Everyone talks about the way Apple's equipment looks, but the feel of the iPod is what really sells it. It's small, it's polished, and it's solid. You pick it up and it fits your hand, yes, but also you know that you're holding something substantial.
After all, you are.
Semiotics have been let loose and run wild, Anthony Dunne points out in his brilliant Hertzian Dreams. Your average electronic gizmo, if it's designed at all, is designed as a sign -- a symbol of itself. Symbols are all well and good, but sometimes you just want the thing itself. iPod says, "I'm small, but I sure am solid."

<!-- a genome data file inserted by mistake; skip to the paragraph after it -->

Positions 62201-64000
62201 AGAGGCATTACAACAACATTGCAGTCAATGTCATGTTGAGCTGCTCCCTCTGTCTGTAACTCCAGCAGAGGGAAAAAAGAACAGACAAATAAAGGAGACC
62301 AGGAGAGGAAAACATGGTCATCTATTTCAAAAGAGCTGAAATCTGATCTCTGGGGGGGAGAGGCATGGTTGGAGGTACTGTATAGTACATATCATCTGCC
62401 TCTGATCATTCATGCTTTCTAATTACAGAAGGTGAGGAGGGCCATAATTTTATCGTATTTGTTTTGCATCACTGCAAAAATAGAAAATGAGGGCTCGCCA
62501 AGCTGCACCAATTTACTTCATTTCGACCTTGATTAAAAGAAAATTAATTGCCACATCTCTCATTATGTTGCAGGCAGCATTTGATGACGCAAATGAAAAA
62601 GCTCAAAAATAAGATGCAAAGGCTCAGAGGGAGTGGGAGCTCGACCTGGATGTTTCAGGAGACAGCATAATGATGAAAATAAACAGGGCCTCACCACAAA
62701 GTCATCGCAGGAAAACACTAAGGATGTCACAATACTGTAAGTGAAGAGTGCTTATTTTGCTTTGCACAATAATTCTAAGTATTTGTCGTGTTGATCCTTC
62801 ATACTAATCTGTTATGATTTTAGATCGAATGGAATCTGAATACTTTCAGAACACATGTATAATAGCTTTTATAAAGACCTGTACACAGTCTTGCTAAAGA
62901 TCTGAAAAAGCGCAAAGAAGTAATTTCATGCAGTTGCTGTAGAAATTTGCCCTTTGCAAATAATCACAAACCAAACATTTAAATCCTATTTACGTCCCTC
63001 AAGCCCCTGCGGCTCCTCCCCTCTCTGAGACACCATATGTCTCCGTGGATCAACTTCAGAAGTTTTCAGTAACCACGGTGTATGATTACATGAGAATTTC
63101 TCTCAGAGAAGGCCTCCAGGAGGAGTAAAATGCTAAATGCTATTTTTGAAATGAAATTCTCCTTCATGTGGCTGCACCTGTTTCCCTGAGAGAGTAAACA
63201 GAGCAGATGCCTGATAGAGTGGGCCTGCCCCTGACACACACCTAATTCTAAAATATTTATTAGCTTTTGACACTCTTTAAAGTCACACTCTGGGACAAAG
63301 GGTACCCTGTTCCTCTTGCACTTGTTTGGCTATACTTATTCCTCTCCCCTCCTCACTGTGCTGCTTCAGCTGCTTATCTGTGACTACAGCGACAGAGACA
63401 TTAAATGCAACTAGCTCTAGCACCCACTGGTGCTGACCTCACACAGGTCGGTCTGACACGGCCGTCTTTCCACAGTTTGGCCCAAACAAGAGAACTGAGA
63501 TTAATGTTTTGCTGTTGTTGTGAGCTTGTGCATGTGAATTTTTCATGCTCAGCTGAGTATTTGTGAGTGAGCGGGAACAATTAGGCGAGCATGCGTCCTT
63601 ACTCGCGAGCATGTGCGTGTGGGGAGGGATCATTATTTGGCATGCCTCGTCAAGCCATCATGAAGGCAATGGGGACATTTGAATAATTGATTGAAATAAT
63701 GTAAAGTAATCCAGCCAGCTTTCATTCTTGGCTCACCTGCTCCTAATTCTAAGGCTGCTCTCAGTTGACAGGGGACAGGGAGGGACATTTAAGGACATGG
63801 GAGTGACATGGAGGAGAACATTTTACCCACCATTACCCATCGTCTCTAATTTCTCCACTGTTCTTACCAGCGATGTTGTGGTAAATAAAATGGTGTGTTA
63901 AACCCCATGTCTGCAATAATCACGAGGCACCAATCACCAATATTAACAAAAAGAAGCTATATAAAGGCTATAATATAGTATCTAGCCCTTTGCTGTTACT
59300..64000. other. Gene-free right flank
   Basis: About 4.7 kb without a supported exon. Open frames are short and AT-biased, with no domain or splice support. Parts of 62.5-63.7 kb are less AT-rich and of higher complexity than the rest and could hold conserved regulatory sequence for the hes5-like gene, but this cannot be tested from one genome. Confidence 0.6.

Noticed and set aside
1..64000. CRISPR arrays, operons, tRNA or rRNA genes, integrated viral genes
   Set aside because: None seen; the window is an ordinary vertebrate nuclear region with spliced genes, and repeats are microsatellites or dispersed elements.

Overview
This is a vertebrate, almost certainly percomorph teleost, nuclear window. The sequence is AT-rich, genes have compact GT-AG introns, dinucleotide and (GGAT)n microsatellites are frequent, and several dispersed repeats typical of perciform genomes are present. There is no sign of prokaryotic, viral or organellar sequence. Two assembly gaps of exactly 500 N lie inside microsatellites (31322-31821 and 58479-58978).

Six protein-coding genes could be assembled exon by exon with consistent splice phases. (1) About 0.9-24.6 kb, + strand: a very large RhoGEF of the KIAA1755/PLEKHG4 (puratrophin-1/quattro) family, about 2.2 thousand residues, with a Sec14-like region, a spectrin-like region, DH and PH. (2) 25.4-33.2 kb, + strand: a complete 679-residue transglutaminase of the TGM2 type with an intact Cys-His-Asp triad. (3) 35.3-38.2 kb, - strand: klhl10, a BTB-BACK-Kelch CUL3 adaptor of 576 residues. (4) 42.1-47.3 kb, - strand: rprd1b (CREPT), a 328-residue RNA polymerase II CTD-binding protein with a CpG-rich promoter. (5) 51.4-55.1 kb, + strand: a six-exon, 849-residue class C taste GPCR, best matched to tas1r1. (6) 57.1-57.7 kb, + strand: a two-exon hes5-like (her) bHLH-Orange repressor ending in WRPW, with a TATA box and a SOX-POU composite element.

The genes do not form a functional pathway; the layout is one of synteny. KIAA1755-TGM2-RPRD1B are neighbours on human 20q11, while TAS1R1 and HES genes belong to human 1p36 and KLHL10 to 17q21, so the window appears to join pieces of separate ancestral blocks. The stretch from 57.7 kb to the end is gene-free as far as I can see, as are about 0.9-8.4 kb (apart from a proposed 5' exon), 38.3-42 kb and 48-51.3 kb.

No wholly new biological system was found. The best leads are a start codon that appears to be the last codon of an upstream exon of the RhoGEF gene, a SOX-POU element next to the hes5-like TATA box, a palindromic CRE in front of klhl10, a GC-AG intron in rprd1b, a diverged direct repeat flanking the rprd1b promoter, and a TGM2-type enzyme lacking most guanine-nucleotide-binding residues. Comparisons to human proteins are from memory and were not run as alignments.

I like your computer," she said. "It looks like it was made by Indians or something.
Chia looked down at her sandbenders. Turned off the red switch. "Coral," she said. "These are turquoise. The ones that look like ivory are the inside of a kind of nut. Renewable."
The rest is silver?
Aluminum," Chia said. "They melt old cans they dig up on the beach cast it in sand molds. These panels are micarta. Thats linen with this resin in it." -- William Gibson, Idoru'